One of my personal pet peeves is when people say they can’t ‘find’ the motivation to get things done. You see, there is nothing to find. Motivation isn’t something that hides when you need it.

When you blame this lack of motivation for not taking action, you’re only using it as an excuse to procrastinate. Whether it’s something you need to do or something you want to do, it’s easy to put it off until the last minute.

Procrastinating may be the easy way out, but it’s also the most stressful way to live your life.

That’s because procrastination results in two types of stress:

  1. Stress from the constant nagging thought in the back of your mind that tells you to get something done
  2. Stress from trying to finish something at the last minute

What most people don’t realize is that the time you spend THINKING about doing something often takes longer and causes more stress than the actual doing of that thing.

You’re stressed out as it is, so why do you continue to make your life more miserable by procrastinating? In this post, I’m sharing the real reasons why you lack motivation, as well as tangible action steps you can take when you find yourself procrastinating.

5 Reasons You Lack Motivation

Instead of blaming our lack of doing on lack of motivation, it helps to really dig into the root of the problem. I’ve found that when I’m at my lowest motivation, it’s because of one of these things:

  1. I’m unsure of what to do. I’m unclear on the instructions for a task, or I can’t decide which direction to go with a project.
  2. I’m overwhelmed or tired. I already have 8,000 things to do, and this is one more thing I need to work on. I’m exhausted mentally, physically, and emotionally.
  3. I fear a negative outcome. I’m worried that something will go wrong, I’ll embarrass myself, or it won’t live up to my standards.
  4. I’m dealing with something emotionally. I’ve had a crappy day or I’ve received bad news. I want to crawl into a ball and not work on this project.
  5. It doesn’t feel important. I can’t find a clear reason WHY I should do this thing, so I distract myself and procrastinate instead.

When you’re dealing with a lack of motivation, it’s important to a) figure out why you’re unmotivated and b) know how to move forward anyway.

Your Future Self

One of the simplest ways I’ve learned how to deal with procrastination is to consider how my choices today will affect my future self.

Often when we hear the term ‘future self’, we imagine ourselves in five or ten years’ time. It’s hard to imagine what our lives will look like then, so it doesn’t serve as the best motivator.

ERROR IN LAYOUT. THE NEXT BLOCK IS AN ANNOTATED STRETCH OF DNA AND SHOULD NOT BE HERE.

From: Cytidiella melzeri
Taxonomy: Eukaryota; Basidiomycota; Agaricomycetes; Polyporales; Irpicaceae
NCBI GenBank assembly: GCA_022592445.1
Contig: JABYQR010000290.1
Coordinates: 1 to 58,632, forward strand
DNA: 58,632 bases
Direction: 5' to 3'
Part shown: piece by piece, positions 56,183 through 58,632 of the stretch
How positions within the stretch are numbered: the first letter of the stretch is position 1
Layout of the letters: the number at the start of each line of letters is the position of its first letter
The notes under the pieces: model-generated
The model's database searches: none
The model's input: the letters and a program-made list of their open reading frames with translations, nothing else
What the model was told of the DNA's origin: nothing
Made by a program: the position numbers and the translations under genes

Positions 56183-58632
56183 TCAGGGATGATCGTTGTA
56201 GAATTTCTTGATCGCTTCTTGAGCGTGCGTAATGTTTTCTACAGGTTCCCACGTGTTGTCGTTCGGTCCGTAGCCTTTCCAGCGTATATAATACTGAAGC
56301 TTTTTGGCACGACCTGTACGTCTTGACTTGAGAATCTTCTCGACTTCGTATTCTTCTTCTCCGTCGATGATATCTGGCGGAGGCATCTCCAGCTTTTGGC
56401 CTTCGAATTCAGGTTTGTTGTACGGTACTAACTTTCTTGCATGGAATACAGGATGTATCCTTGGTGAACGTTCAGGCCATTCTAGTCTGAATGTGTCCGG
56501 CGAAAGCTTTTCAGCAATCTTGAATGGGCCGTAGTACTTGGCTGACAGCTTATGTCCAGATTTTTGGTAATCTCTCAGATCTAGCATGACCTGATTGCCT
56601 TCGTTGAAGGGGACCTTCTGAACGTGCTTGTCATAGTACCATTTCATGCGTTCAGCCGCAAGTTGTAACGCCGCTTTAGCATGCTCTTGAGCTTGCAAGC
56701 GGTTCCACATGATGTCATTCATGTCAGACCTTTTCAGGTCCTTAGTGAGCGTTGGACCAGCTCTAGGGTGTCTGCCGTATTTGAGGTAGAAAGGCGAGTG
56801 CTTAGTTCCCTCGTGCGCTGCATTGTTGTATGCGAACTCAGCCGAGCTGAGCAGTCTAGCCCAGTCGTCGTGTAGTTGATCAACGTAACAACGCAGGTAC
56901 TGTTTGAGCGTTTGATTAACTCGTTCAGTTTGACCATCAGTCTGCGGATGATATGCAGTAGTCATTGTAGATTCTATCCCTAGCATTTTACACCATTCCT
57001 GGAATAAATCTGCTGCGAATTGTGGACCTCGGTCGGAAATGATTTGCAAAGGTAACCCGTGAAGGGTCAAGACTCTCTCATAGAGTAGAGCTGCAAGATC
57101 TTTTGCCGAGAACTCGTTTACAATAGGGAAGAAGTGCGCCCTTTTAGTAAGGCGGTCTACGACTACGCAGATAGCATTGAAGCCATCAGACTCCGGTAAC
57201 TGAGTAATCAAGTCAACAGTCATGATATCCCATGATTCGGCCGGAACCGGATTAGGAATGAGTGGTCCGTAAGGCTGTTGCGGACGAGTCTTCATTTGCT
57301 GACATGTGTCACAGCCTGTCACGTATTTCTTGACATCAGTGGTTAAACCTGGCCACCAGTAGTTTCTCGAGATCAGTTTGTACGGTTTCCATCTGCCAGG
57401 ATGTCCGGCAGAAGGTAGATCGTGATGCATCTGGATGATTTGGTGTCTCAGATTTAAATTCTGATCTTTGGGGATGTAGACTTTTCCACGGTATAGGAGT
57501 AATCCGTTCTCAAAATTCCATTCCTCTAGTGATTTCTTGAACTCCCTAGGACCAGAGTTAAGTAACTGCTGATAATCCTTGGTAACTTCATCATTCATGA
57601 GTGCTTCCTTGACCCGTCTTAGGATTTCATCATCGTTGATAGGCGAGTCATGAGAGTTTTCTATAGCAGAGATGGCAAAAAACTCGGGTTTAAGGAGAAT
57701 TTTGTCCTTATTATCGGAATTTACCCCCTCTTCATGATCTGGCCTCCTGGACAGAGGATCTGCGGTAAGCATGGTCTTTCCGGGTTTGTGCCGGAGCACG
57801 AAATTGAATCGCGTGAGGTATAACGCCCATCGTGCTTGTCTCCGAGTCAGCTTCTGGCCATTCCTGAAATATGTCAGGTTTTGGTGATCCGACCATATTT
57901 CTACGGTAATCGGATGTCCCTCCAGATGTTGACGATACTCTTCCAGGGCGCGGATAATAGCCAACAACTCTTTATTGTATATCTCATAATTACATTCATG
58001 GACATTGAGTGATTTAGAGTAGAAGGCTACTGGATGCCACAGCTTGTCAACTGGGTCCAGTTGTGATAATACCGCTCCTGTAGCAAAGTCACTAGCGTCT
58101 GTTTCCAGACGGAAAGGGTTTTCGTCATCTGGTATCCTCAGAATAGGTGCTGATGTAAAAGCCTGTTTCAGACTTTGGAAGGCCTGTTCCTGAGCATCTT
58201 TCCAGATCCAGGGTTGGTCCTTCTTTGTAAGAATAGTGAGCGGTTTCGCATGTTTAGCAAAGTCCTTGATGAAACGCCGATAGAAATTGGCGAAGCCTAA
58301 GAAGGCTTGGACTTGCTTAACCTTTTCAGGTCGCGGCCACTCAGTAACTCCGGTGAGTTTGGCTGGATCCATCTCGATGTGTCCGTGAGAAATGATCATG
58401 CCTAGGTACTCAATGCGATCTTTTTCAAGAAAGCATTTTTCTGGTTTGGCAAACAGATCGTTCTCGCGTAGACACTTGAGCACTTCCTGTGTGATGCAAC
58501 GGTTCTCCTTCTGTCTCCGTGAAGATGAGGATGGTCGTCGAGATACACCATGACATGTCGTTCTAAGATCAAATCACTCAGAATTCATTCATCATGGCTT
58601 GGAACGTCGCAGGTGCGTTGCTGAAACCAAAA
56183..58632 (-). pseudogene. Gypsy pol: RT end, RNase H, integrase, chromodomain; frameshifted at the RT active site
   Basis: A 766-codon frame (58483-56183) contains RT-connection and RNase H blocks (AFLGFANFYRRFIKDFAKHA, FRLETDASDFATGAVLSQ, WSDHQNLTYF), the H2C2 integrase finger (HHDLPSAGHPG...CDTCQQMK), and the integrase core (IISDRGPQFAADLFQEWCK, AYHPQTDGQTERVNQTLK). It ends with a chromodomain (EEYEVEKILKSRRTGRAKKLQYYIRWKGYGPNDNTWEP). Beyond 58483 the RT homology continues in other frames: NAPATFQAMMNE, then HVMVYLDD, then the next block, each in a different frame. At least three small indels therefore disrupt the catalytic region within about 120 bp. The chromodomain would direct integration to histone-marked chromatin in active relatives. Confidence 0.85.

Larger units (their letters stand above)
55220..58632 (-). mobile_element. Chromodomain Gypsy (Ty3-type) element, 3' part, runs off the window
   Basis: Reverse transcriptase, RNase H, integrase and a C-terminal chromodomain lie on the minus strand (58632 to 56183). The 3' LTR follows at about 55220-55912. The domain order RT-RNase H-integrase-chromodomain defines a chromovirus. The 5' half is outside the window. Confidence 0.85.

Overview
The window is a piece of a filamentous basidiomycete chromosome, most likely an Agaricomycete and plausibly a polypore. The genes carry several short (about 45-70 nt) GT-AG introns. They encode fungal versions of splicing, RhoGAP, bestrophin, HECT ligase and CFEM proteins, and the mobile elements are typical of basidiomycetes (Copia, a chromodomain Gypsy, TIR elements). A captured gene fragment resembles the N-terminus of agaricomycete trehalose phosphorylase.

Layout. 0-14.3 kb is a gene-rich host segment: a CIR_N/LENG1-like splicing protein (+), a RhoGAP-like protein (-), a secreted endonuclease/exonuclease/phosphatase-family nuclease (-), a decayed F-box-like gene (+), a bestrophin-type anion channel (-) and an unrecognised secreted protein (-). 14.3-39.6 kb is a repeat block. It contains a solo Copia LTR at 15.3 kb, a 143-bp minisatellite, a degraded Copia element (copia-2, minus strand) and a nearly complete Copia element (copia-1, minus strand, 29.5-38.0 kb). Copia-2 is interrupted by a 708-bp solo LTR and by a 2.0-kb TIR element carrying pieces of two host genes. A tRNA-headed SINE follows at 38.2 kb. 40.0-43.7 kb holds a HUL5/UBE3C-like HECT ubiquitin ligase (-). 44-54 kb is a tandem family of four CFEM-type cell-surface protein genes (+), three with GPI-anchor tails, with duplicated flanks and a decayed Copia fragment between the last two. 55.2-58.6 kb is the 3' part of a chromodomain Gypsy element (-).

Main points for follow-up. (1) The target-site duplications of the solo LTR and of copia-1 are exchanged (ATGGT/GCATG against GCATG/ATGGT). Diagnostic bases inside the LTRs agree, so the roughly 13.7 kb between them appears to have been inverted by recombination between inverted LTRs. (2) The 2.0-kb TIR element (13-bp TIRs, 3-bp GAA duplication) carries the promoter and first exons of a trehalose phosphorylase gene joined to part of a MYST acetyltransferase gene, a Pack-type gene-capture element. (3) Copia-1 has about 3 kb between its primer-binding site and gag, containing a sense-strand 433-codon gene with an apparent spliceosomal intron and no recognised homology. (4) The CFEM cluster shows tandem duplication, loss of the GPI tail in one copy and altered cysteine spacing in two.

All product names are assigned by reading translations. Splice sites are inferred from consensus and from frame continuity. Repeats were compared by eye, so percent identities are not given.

Rather than thinking years ahead, think about yourself next Tuesday (or any day of the week). Asking what you can do today to make your life easier next Tuesday is a pretty practical form of motivation.

 

Lately, I’ve been visualizing my future self whenever I don’t want to do something. I ask myself: Will future Catherine suffer if I don’t take action today? Most often, future Catherine will be pretty stressed if I leave it until later. Don’t I owe it to myself to make life less stressful?

After all, one of my values is to make life as chill and stress-free as possible (because life can actually be fun, weirdly enough).

That means I HAVE to take responsibility for my actions. I have to push aside any temporary moment of satisfaction (aka watching Friends) to create less stress for myself in the future.

What about living in the moment? Isn’t that important?

I could argue with myself that watching Friends is a good way to relax at that moment in time. But I have to be honest with myself and realize that a moment (or five episodes) of temporary relaxation will cause me more stress later down the road.

Now when I realize that I’m procrastinating or avoiding something, I ask myself WHY I don’t want to do it. Rather than complaining about it and avoiding all responsibility, I put on my adulting hat and try to get to the root of the problem.

How To Get Things Done

If my future self isn’t motivating me, here’s what I do when I find myself dealing with a specific lack of motivation:

  1. When I’m unsure

I figure out the first, tiny little step I need to take. If I need guidance, I’ll push aside my pride and ask for help or clarification.

  1. When I’m tired or overwhelmed

When I’m tired, I’ll take a break to get my energy back (take a walk, a nap, or a bath). If I can, I’ll do the tasks that take up the least amount of my energy. I just know I have to be disciplined with myself and not use ‘tiredness’ as an excuse for too long. When I’m overwhelmed, I organize my to-do list and add task dates into my calendar to make things manageable.

  1. When I’m afraid

I check myself and dig into where my fears are coming from. Often it’s perfectionism holding me back, so I remind myself:  “It’s better to do something imperfectly than to do nothing at all.”

  1. When I’ve been knocked down

I give myself some time to process my emotions. I avoid making myself feel guilty for not working and do things I know will bring me back to a centered place.

Note: If you’ve been lacking the motivation to take care of your basic needs for a prolonged period of time, consider talking to a professional who can help.

  1. When I don’t see the point

I ask myself why this doesn’t feel important or worth prioritizing. I revisit my vision list to see if what I’m avoiding serves a purpose for my bigger vision. If it doesn’t, I find a way to let the task or project go. If I can’t get out of it, I try to switch up my environment to make working on it at least a little more enjoyable.

How do you get yourself motivated?

No matter the reason for your lack of motivation, always come back to your future self. That person IS you. You can’t escape the future, so why not make it less stressful for yourself?

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